Since the 1960 Valiant shook up Chrysler’s product line, resulting in changes to every other car’s brakes, axles, and front suspensions, Chrysler has done well when it set up skunkworks or other arrangements that led low-level employees have more of a say. Indeed, the revolutionary changes of the 1990s centered mainly on empowering groups to do what they knew best, without too much executive interference.
Carlos Tavares, new leader of the combined Fiat Chrysler and Peugeot—dubbed Stellantis—implied that this would become the norm, as he said that younger workers would get more input on the combined companies’ strategic task teams, which will “work on the different breakthroughs.” They will “adapt to the top-down directions [strategy] and try to figure out what is the best final conclusion. That needs time, and we’ll give them time.”
Tavares added, “The people are working so well together that they are coming [up] with tons of ideas, and we cannot just tell them ‘no,’ because the ideas are very good.”
Tavares had an optimistic view of the future, insisting that the merger was not a defensive play. Cost savings, he said, would be around $6 billion per year, without factory closings, because of the “bottom-up ideas” from the cross-company teams. He said most of the synergy will come from parts procurement and common assemblies.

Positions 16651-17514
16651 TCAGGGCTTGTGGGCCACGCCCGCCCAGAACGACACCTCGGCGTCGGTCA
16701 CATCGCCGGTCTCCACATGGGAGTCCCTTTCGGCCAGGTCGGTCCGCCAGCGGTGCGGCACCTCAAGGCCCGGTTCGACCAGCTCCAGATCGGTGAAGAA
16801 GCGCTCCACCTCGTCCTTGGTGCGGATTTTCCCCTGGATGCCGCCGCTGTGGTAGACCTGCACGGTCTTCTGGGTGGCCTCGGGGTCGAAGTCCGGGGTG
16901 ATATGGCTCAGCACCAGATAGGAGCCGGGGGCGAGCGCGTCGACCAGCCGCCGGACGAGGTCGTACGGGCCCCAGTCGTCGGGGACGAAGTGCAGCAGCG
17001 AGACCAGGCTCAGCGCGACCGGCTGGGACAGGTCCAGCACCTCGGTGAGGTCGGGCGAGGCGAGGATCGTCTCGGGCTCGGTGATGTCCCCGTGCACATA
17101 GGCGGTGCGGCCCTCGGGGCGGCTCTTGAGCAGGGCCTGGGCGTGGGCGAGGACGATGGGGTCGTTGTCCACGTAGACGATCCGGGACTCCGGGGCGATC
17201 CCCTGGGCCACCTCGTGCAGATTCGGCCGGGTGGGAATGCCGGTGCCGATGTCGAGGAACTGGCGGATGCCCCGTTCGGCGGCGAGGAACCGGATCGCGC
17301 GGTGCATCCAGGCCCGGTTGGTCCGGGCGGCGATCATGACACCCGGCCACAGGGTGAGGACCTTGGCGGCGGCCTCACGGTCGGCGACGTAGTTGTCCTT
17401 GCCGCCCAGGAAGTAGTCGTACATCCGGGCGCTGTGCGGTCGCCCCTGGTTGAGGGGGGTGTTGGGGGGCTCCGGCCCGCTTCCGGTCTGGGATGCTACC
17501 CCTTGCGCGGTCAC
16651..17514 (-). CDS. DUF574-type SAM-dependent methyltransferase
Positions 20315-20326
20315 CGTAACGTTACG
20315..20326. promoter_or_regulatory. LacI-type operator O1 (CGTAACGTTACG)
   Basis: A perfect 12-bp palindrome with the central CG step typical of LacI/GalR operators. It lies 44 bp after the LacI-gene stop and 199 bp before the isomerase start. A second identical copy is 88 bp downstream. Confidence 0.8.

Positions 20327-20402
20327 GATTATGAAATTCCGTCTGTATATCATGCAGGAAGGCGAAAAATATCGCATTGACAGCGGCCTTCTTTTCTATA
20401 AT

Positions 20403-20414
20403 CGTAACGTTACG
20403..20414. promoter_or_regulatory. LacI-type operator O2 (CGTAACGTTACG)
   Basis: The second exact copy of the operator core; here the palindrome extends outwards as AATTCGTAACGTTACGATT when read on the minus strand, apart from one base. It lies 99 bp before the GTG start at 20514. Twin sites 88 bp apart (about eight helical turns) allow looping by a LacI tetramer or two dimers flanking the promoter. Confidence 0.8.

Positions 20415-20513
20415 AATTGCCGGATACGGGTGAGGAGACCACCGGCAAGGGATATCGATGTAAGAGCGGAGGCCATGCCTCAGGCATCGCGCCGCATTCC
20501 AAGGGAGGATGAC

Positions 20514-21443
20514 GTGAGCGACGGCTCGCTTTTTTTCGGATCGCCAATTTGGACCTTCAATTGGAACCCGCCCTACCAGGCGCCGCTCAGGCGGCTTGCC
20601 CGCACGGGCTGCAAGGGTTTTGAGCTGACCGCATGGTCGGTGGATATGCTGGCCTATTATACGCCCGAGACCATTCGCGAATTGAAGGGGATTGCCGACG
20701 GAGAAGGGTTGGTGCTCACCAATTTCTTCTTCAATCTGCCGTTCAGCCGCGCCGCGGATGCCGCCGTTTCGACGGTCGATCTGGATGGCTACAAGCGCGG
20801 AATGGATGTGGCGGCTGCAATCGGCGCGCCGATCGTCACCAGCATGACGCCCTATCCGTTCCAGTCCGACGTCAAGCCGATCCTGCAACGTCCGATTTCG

Long-time questions about the future of Chrysler, and whether Peugeot would try to return to the United States are up in the air; he did say that the chances of Peugeot’s return have fallen, and that it made sense to focus on existing American brands. He prevaricated a bit, though, saying Peugeot was still “TBD,” since studies had already been done. The idea for Peugeot’s return would be to bypass existing dealer systems and use technology for vehicle delivery and pickup, á la Tesla. The dealer network would therefore be fairly lightweight in assets. Tavares said it was likely those ideas would be used somewhere in the world, if not in the US itself.